Even though it should be a crucial part of both the pre- and post-workout routine, there are still many people out there who ignore the importance of cooldown stretching. This is a huge mistake because stretching for five minutes after your exercise session can lower muscle soreness by a whopping 70%.

This is especially important for persons that aren’t that flexible. Our flexibility largely depends on the length of our muscle fiber – the shorter it is, the less flexible we are and the more muscle soreness we’ll feel after every workout.

If you stretch before (dynamic stretch) and after (static stretch) your training, however, you’ll extend the length of your muscle fiber and therefore it’ll be easier to perform certain moves while you won’t feel as much soreness in your muscles as you usually do.

2. Massage

Muscle soreness – as well as cramps – is also caused by the amount of lactic acid that gets accumulated in our muscle tissue while we work out. To counter this, make sure you massage the spots you feel the most soreness in.

Lactic acid is a compound naturally produced by the human body. Without getting too much into it, let’s just say that too much lactic acid can cause your muscles to involuntarily contract, which is why we feel soreness and sometimes even get cramps.

This can easily be prevented by a good massage. An hour or two after you’re done working out, set aside about 30 minutes to put pressure on the muscles that usually cause you the most soreness. Press them down with your fingers to help release the lactic acid before it starts reacting and causing a problem for your muscles.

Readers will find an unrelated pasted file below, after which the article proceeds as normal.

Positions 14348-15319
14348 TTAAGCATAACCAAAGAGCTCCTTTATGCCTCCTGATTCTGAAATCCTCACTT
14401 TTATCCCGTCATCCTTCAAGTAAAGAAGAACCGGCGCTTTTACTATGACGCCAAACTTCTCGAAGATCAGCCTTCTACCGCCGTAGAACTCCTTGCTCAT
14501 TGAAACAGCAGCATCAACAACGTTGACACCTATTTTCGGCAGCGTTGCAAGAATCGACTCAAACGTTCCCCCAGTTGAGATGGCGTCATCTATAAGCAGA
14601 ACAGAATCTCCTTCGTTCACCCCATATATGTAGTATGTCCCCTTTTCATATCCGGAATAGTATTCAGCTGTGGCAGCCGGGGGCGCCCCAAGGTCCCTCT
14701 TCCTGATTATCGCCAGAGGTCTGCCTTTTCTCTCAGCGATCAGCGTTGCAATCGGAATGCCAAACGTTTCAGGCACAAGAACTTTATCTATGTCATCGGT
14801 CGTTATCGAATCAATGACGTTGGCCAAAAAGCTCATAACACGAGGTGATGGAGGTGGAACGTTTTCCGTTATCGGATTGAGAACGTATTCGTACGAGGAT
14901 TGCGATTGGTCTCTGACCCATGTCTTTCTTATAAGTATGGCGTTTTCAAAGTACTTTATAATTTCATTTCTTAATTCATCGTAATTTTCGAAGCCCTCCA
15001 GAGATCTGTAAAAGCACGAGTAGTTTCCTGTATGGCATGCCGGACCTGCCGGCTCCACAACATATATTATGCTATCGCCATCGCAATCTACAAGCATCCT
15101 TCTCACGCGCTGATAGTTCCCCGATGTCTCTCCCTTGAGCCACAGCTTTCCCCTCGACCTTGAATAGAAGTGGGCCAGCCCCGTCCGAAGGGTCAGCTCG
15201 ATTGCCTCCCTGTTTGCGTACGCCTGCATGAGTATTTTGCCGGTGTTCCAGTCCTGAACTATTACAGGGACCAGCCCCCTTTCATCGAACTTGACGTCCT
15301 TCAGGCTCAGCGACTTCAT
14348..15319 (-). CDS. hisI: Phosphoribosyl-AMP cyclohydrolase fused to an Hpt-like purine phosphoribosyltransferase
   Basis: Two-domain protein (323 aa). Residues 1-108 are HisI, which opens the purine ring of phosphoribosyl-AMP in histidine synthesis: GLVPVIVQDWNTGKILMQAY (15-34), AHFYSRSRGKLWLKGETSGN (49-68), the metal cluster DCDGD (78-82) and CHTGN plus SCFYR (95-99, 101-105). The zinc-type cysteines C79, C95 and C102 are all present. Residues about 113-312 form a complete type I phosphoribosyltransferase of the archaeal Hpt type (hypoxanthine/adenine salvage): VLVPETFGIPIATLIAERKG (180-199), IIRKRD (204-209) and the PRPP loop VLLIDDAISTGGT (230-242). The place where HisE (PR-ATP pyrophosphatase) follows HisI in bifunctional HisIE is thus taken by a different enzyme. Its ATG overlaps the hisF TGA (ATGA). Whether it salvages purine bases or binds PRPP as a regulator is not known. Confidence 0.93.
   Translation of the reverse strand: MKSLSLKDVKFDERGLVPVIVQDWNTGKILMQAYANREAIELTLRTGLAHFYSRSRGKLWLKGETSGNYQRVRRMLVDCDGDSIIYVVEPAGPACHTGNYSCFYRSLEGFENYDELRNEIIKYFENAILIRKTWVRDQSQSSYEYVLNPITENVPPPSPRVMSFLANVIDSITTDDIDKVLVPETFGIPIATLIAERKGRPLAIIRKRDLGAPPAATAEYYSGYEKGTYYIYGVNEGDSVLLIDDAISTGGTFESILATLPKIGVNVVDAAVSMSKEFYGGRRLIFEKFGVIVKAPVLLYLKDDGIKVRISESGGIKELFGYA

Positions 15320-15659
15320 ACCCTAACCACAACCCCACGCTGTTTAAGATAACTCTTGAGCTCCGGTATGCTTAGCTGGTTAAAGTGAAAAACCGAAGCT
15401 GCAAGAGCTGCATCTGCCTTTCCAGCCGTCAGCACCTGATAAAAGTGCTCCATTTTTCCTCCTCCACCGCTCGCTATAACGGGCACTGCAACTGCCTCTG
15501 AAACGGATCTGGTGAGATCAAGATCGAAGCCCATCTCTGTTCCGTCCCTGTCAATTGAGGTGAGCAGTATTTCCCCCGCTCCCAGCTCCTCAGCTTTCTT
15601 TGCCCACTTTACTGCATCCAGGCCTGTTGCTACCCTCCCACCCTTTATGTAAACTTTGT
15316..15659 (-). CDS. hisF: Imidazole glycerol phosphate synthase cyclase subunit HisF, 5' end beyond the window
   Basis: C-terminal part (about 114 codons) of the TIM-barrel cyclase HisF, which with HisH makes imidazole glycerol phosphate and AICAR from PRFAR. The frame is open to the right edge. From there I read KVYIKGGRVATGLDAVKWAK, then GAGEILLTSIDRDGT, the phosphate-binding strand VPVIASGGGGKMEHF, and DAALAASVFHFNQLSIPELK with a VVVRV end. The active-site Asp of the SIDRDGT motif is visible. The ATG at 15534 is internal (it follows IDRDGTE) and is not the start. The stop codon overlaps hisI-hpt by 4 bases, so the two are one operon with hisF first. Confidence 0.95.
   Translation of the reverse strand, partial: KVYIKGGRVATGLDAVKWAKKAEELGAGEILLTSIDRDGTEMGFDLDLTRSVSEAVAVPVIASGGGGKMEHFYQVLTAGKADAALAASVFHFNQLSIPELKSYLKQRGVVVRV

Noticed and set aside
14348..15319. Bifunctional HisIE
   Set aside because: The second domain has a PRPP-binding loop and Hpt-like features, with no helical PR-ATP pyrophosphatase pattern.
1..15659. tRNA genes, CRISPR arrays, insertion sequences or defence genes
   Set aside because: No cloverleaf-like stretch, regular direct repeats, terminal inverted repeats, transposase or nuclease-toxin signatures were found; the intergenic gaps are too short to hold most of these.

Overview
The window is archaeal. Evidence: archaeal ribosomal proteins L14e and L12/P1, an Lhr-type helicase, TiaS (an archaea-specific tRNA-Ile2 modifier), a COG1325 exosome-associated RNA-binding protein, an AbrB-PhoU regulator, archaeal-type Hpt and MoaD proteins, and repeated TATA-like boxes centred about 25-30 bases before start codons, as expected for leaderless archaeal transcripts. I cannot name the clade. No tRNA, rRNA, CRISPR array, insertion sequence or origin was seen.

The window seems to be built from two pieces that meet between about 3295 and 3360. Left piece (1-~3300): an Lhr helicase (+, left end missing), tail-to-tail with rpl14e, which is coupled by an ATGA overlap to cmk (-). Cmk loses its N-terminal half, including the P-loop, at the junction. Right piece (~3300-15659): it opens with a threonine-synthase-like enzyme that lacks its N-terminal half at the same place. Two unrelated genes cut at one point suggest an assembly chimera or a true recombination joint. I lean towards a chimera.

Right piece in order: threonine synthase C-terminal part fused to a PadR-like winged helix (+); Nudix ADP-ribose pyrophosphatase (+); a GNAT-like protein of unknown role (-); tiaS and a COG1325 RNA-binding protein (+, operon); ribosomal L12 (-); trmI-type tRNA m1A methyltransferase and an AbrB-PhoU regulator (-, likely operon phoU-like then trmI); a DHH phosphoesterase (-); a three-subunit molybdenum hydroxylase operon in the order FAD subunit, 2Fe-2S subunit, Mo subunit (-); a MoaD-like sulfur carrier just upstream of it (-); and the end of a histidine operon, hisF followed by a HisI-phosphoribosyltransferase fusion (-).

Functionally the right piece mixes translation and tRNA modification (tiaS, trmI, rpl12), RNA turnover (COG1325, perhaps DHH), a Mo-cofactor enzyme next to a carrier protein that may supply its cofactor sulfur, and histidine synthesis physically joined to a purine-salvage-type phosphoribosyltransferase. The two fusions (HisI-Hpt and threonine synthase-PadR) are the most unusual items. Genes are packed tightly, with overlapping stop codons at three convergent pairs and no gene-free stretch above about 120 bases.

3. Recovery Eating

Finally, one can alleviate muscle soreness through food. By eating the right stuff, you’ll help your muscles feed and grow instead of being sore or cramping up.

Increase the intake of amino acids and protein after each workout. If your workout plan is a serious one, you’ll need a lot of protein to help your muscles recover after each session. Either go for foods that have substantial quantities of protein or ensure that you take protein supplements with your meals.

As far as amino acids go, they play a big role in body recovery since they’re used by your muscles, connective tissue and pretty much every other cell in your body. To help your body after getting exhausted, just let it have some much-needed amino acid goodness.

About the author:

Stefan is a writer and a blogger in his spare time. He also works for First Beat Media, a company that mainly focuses on the online dating niche and similar services.

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Fitness and Body Image Myths

by: Stefan Simonovic

Source: Flickr

No, you don’t need to look like the guy in the photo to get into biker dating. And yes, being obsessed with fitness can lead to your overall unhappiness. In this modern world we live in there are so many things negatively affecting our self-confidence that countless books, research papers, and articles have been written on the topic. Striving for perfection leads to misery in any sphere of life, plain and simple, and today we take a look at the body image myths that have no business being on anyone’s mind.

Myth #1: It’s best to accept myself the way I am

This is a very tricky body image myth because in certain cases, yes, accepting that you’re a size 12 and were meant to be a size 12, not a size 2, can be very helpful instead of trying to turn yourself into something you’re not. On the other hand, there are other issues with this ‘acceptance’ that should be questioned or downright changed, such as a personal addiction to sugar, junk food or heavy alcohol consumption. It’s perfectly fine to be a size 12, but it’s not fine to eat unhealthy food and rationalize it by accepting to be plus-size. Eating healthy and regularly working out should be a priority no matter what your body issues are because some negative effects of an unhealthy lifestyle are no longer reversible past a certain point in life.

Myth #2: It’s not what I look like that counts, but who I am as a person